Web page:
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When Carly Smithson’s dreams of being a pop star were dashed as a teenager, it hurt her so badly that she decided to shut show business out of her life altogether.

Now that a career in music is within reach once again, she says that this time, nothing is going to make her leave it behind.

Carly spent her childhood in Ireland trying to make something of her natural talent for performing. She worked as a model (including being a poster girl for a sausage company!), bagged a small part in a movie and a supporting role in a major production of Les Miserable.

Finally in 2000, when she was just 15, she moved to the US and signed a deal with the major record label MCA and recorded an album, Ultimate High, that was released shortly after her 16th birthday.

Without promotion, the CD flopped and she was dropped, along with the rest of the label’s roster, before MCA was dissolved in 2003.

Dejected, Carly tried to forget about music, moved to Georgia and got a job as a waitress in an Irish bar. She never even let on to her colleagues that she could sing, let alone that she had had a contract with one of the world’s biggest record labels.

Carly says that she only took up singing again when she started working in a different bar in San Diego, Ca., and offered to fill an empty slot on stage during their New Years Eve party.

On Wednesday, Carly (having been disqualified from season five of Idol because of visa problems) was voted into fifth place of American Idol, and is now closer than she ever was to releasing a hit album.

But if there’s anyone who should understand how unpredictable the music industry can be, it’s Carly.

Today she told OK! that whatever happens this time, she won’t let the business beat her again.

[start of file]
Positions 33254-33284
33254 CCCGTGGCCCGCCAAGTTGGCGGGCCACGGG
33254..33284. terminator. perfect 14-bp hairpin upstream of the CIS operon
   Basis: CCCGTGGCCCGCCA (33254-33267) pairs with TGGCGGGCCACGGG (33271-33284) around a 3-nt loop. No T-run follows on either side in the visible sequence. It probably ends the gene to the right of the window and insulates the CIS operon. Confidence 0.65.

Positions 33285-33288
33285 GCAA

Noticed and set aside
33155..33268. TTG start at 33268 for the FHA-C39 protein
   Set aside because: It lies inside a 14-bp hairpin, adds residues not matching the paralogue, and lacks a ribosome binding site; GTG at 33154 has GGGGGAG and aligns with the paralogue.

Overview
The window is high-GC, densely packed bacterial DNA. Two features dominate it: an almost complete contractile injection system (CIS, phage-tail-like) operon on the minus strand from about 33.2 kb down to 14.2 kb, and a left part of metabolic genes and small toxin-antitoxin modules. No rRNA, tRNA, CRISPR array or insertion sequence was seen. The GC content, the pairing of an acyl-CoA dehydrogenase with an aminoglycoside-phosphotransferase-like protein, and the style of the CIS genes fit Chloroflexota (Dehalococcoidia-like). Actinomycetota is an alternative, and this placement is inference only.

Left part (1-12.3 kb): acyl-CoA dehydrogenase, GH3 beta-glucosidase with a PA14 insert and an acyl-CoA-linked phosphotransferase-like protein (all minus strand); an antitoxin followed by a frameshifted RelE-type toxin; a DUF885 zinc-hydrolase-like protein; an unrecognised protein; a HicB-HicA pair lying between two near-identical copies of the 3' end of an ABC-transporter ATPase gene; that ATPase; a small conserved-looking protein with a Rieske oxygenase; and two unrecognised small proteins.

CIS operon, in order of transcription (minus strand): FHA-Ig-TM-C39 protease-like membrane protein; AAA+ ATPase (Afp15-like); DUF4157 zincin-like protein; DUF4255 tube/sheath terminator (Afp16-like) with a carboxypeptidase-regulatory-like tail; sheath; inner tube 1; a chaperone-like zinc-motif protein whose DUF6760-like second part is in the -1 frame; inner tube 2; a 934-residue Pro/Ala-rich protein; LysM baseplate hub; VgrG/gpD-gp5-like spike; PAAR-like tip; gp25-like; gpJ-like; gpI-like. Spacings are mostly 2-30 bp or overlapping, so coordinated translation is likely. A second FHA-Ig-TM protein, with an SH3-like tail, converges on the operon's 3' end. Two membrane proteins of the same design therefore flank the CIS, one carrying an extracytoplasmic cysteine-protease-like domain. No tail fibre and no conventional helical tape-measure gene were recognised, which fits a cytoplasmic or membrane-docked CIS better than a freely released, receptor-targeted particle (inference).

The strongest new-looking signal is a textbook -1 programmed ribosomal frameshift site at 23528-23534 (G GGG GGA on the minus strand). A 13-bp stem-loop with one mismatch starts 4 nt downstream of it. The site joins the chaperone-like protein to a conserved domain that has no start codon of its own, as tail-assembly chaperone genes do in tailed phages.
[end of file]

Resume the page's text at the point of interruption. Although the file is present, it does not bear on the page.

To begin with, she says, having seen the nasty side of the industry will help her to be successful this time around.

"I really believe, having what happened to me before, it really made me realize how precious [what I have after Idol] is," she said.

"And I think there a lot of people who come into this industry, and I think having second chance is actually greater for you.

"I know that I will always be grounded and I will always realize what it’s like to lose it.

"Having everything not work out before, I just know I will work very hard and I will not take anything — not one moment — for granted."

Anyway, Carly says, she is in a much better position now than she was when she was a teen, and not just because Idol has turned her into a household name.

"Other things kind of got in my way before, like people that were surrounding me and people that I worked with.

"Obviously I was fifteen at the time and my life was in other peoples’ hands.

"Now I’m twenty four and I can look after myself."

Most of all though, she knows now that deals and screaming fans and fame and glamor come and go, but that doesn’t mean being a musician has to go with it.

Some ex-Idols — Carly’s season seven favorite, Amanda Overmyer, is a good example — say that if things don’t work out for their singing career, they’ll be just as happy to go back to their old life.

But Carly says that after Idol, nothing is going to stop her from being a musician — even if she doesn’t end up as the next Carrie Underwood.

"Last time it was more about the being the artist and getting signed," she said.

"This time for me it is about just singing — that’s all I want to do.

"I just want to be creative and just make a record that I love.

"And I think working in a bar for so long and being a waitress, and having people treat you like s**t, I think it really makes you realize that all of the rest of the stuff that comes with this is not important," she said.

"I think that there’s all sorts of other things that come along with coming fifth on American Idol," she added.

 

"But I don’t think any of that stuff is as important as me being making the kind of music that I love and I’m proud of and that the people that voted for me are proud of."

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